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I have a dataset with information of different individuals and I want to create a model to predict if the individual will take some action or if he won't (1 or 0). E.g.: the individual will buy a product (event = 1) or if he won't (event = 0). Normally, I would use a decision tree or a logistic regression to predict if the event will happen. However, I'm not sure if this is the case for this dataset, since the number of times the event happened in my historical data is very rare (less than 1% of the time). How can I model this?

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    $\begingroup$ How many actual ones do you have in the data? $\endgroup$
    – dimitriy
    Commented Jun 5, 2018 at 17:08
  • $\begingroup$ @DimitriyV.Masterov I have 7,000 ones and 1,000,000 zeros $\endgroup$
    – trder
    Commented Jun 5, 2018 at 17:15
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    $\begingroup$ That sounds like enough data for MLE to work reasonably well, but predictions might still not be all that great. Search this site for "firth logit" or "rare events logit". $\endgroup$
    – dimitriy
    Commented Jun 5, 2018 at 17:39
  • $\begingroup$ How about the method from extreme value theory, would it helps? There will be some distributions regarding extreme events $\endgroup$
    – son520804
    Commented Jun 5, 2018 at 18:11
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    $\begingroup$ I wrote an answer, but then I thought, it is too general. So I deleted it. This question needs to be less broad. "How can I model this?" with only information that there is a small amount of data, is not a very specific question. $\endgroup$ Commented Apr 4, 2023 at 13:00

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With seven-thousand instances of the rare event, it is, at least qualitatively, clear that you are not lacking for rare events. You simply have many more common events than rare events because, well, that is what "rare" and "common" mean.

As has been argued, the major problem with imbalanced data like you have is not so much the imbalance as much as the imbalance leading to few observations of rare events. You, however, have thousands of observations of the rare event, rather than having thousands of total observations yet only a few-dozen observations of the rare event. Consequently, the usual methods are likely to be fine.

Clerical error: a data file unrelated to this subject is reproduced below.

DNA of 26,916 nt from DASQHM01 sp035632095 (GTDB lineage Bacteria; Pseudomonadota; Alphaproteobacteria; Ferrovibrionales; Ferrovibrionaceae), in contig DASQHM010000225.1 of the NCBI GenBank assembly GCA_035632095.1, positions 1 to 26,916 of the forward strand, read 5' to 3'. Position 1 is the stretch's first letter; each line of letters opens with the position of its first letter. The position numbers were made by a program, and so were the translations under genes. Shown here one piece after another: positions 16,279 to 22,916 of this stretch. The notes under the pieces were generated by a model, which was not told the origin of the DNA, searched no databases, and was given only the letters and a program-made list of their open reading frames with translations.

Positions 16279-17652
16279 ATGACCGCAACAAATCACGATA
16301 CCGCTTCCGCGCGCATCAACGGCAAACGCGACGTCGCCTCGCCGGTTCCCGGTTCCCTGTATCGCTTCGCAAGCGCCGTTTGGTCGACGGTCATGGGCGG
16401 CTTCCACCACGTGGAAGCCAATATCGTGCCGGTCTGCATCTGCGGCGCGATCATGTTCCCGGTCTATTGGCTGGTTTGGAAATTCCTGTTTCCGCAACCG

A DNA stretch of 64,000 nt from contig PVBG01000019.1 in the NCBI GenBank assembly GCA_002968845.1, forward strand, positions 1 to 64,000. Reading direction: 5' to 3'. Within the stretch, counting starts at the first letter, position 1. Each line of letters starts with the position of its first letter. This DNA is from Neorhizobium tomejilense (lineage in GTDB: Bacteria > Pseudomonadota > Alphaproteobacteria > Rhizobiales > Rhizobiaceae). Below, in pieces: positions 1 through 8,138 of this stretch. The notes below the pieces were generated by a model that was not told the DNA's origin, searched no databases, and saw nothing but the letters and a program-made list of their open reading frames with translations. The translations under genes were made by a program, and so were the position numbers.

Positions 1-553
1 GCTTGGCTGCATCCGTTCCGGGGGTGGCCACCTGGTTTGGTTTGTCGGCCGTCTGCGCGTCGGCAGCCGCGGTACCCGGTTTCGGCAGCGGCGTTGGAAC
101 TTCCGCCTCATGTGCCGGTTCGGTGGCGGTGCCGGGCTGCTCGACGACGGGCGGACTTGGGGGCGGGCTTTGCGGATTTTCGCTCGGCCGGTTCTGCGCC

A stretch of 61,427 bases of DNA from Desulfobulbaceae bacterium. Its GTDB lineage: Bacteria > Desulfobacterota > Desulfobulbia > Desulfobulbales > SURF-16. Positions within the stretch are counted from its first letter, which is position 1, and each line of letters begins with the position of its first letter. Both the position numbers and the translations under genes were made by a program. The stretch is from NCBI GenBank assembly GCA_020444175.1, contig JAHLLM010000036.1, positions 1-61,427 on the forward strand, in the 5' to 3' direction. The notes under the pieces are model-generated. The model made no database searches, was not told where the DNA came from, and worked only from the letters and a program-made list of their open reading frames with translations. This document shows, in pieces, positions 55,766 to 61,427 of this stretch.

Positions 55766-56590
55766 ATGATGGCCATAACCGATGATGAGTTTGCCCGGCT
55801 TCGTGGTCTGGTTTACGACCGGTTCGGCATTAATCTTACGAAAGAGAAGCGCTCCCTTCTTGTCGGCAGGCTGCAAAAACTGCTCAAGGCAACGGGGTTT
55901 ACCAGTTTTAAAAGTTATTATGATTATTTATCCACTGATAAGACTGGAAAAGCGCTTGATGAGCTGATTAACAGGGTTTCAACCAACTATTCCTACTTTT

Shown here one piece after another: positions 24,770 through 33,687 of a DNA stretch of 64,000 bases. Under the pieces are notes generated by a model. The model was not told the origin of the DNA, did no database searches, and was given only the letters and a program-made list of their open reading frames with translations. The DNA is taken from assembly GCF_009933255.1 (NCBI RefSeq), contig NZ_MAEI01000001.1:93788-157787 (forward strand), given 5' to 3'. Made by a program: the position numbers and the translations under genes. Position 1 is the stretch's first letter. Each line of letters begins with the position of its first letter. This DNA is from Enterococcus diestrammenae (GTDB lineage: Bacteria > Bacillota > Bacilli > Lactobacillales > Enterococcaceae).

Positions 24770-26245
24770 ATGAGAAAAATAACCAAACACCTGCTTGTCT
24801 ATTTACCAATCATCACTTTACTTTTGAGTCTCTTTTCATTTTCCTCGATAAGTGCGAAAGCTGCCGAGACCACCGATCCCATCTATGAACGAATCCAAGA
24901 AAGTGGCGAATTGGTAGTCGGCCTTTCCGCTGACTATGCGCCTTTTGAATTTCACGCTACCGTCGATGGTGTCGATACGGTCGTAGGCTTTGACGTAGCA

Imbalanced problems like this often appear to pose problems, because they often result in few, if any, of the rare events being caught. Much of this comes from using a predicted probability of $0.5$ as a threshold for making hard classifications based on the continuous predictions. Because of how low the prior probability of your rare event is, it is only natural that, unless something in the data is screaming out about a rare event,$^{\dagger}$ the posterior probability (your model prediction) will be low. In this case, you might consider the ratio of the predicted to the prior probability. If the rare event happens with a probability of just $7000/(1000000+7000)=0.006951341$, yet you predict a probability of $0.1$, that prediction, despite favoring the common event ($90\%$ chance of the common event), is more than fourteen times higher than the usual probability of a rare event.

$^{\dagger}$This can happen. Have you ever seen/heard/smelled something highly unexpected yet quickly known what it was?

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  • $\begingroup$ Class imbalance is such a common occurrence with so many misconceptions that there is a Meta post about it that is full of links to lead you down the rabbit hole. $\endgroup$
    – Dave
    Commented Apr 4, 2023 at 12:27

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